Click amount to donate direct to CounterPunch
  • $25
  • $50
  • $100
  • $500
  • $other
  • use PayPal
Keep CounterPunch ad free. Support our annual fund drive today!

Bush’s Troubling Non-Verbal Communication


A very significant part of human communication is non-verbal. Anyone who attends only to words, and ignores the non-verbals is apt to be blind-sided.

The non-verbal aspects of President George W. Bush’s final State of the Union address were remarkable. He offered numerous winks and nods, with knowing smiles, to the audience at various times and in various directions, presumably but not necessarily directed to particular individuals in the audience. It was not possible from television viewing to tell who may have been the intended individual recipients, or even whether the winks and nods were directed toward anyone in particular.

It probably matters little whether the President’s gestures were aimed at individuals or simply to everyone in general. The substance of his non-verbal gestures was in either case deeply troubling. Here was a president discussing lives sacrificed in war, the continuing sacrifice he was asking for years to come, the economic downturn and the critical need for action, and other matters that are deeply troubling to citizens of this country. But the President through all this was occasionally winking, nodding and smiling as if he were an adolescent schoolboy who just played a prank on the teacher.

Perhaps the President’s self definition as prankster was in fact the substantive, though subliminal, message in the State of the Union address. He has indeed played a six-year prank on the nation, taking the country into a war with no end by passing off phony data as fact, and he likely believes he will never be called before the bar of justice to account for his prank.

Or perhaps the prank that inspired him to feel so full of himself was that his highly touted tax reductions had been a windfall to the wealthy like himself and a meager sop to the average wage earner.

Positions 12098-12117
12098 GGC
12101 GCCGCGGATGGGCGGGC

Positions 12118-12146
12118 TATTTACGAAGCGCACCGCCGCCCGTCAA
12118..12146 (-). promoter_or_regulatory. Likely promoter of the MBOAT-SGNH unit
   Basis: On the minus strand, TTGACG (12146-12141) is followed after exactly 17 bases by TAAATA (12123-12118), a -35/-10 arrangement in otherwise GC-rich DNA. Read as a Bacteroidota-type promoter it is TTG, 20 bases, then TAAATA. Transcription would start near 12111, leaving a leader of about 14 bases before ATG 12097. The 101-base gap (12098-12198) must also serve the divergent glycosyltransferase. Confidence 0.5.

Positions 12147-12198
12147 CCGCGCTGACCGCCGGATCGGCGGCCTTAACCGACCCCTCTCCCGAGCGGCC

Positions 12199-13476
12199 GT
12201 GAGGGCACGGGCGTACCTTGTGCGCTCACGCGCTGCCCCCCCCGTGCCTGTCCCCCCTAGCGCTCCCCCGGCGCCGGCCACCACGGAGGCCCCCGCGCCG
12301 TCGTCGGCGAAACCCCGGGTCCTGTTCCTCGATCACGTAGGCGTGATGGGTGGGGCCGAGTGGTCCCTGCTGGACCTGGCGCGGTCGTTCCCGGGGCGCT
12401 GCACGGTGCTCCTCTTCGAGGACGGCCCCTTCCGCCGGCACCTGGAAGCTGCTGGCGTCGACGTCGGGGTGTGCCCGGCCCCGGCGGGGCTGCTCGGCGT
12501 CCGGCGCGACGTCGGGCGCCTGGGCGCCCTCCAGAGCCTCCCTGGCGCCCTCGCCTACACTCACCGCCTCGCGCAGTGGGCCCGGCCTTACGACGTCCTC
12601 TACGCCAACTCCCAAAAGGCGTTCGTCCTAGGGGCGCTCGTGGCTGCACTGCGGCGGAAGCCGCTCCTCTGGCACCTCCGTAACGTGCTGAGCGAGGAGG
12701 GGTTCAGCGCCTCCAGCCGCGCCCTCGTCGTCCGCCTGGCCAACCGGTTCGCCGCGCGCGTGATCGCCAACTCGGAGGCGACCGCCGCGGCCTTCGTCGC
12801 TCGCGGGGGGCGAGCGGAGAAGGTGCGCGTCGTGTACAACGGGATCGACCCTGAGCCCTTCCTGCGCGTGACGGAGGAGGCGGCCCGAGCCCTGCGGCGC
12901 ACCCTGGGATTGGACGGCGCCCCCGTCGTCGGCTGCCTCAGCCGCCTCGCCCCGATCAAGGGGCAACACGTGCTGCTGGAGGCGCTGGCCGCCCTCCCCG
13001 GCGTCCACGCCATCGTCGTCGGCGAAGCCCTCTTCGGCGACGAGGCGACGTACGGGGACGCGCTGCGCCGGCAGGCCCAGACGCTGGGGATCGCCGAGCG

On the other hand, perhaps his prank was forcing Nancy Pelosi (front and center on television) and her fellow Democrats to stand and applaud for claims that surely they surely knew were false, for fear of appearing unpatriotic

Or perhaps it was all of these little pranks and more that inspired George W Bush to grin, wink and nod during the most solemn political liturgy of the year. Maybe it was all of the above and more, possibly including pranks we are yet to hear about.

RAYMOND J. LAWRENCE is an Episcopal cleric for 46 years, recently retired Director of Pastoral Care, New York Presbyterian Hospital, and author of numerous opinion pieces in newspapers in the U.S., and author of the recently published, Sexual Liberation: The Scandal of Christendom (Praeger).





RAYMOND J. LAWRENCE is an Episcopal cleric, recently retired Director of Pastoral Care, New York Presbyterian Hospital, and author of numerous opinion pieces in newspapers in the U.S., and author of the recently published, Sexual Liberation: The Scandal of Christendom (Praeger). He can be reached at: